By Mylo Einarson, President & CEO
As we look back on 2011, it’s important to ask ourselves if we are meeting our members’expectations. Did we fulfill our mission of being “an efficient provider of quality electric service with leadership that demonstrates the highest regard for its member-owners?”
The year began with a series of member information meetings and Nodak Neighbor articles explaining the rapid escalation of the cost to generate electricity. Our power supplier, Minnkota Power Cooperative, in the wake of investing hundreds of millions of dollars on environmental upgrades, announced a rate increase of nearly 30 percent. This increase was projected to add an additional $9.5 million to our 2011 cost of power. While we were able to offset some of the additional cost with load growth, it was necessary to increase our retail rates by 17 percent. This rate adjustment was projected to bring in $8.6 million of the additional revenue needed. The balance would have to come from load growth and other efficiencies.
Midyear, we called upon all cooperative members to join forces and oppose the EPA’s plan to take over the state of North Dakota’s regional haze program. That program is intended to improve visibility in areas such as Theodore Roosevelt National Park in western North Dakota, which is an admirable cause. Where the heartburn comes from is that because North Dakotans are already good stewards of our environment, we have some of the cleanest air in the United States, yet EPA wanted Minnkota to spend $500 million on technology that would provide no perceptible improvement in visibility. So we stood shoulder-to-shoulder with our congressional delegation, Gov. Jack Dalrymple, state regulators and industry experts to tell the EPA that its one-size-fits-all approach isn’t good for North Dakota. We also asked our members to join us in sharing their comments on this issue at www.stopEPAnd.com.
The EPA announced in September that it would supersede the portion of North Dakota’s State Implementation Plan (SIP) that deals with haze partially caused by NOx emissions. Good news came early in 2012 when the EPA approved the North Dakota SIP regarding NOx emissions for Units 1 and 2 at the Young Station. That was a key victory.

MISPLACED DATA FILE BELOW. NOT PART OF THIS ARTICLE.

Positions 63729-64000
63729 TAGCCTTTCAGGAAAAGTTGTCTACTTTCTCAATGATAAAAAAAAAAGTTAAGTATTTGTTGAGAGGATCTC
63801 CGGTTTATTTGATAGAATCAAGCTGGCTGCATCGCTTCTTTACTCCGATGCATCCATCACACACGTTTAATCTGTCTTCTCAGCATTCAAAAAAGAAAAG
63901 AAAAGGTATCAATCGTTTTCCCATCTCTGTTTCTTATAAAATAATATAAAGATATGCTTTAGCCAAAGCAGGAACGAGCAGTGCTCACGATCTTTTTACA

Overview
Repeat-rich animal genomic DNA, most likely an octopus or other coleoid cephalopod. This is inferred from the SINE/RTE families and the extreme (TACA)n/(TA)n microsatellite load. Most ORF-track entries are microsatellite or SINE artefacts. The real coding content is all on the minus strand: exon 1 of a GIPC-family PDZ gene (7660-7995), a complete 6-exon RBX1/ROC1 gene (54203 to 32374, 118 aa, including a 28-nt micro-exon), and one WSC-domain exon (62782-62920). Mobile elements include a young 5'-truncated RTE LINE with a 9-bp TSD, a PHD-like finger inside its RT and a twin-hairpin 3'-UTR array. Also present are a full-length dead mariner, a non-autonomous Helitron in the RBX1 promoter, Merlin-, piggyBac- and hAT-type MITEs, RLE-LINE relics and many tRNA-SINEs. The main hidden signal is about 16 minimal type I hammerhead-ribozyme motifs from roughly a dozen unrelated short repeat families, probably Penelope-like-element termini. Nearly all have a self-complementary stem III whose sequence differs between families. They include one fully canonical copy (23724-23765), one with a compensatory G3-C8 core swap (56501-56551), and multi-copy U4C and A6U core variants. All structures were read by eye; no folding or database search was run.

In the meantime, energy sales proved to be a challenge throughout the middle and end of 2011. A wet beginning to the growing season lessened the need for irrigation. A dry harvest reduced much of the need to dry newly harvested grain, and a rather balmy winter dramatically slowed home heating sales. Although weather patterns like this can provide quite a challenge for an electric cooperative, we had load growth in other areas that helped offset lagging sales. In some respects, this is the best of both worlds – increased total kilowatt-hour (kWh) sales for the cooperative and lower total usage per member. That helps keep the dollars where they belong – in the pockets of our member-owners. We closed the year by reaching a milestone of having just more than one billion kWh of energy purchases from our power provider, Minnkota. This translates into just more than 976 million kWh in sales to our memberowners. This new record in kWh sales helped to provide much of the needed revenue to offset the large wholesale rate increase we started the year with and helped us finish the year with a positive margin. We encourage you to review the company financial reports, along with the report from Secretary-Treasurer Donna Grotte. We hope you will agree that Nodak ended 2011 in sound fi nancial position and that we fulfi lled our mission throughout 2011 by effi ciently providing you with quality electric service while keeping you, the memberowner, in the highest regard.
On behalf of the entire board of directors and all the employees at Nodak, we want to thank you for your patronage in 2011 and for the opportunity to serve you. We hope to see you at our annual meeting at the Alerus Center in Grand Forks on Saturday, March 31, 2012.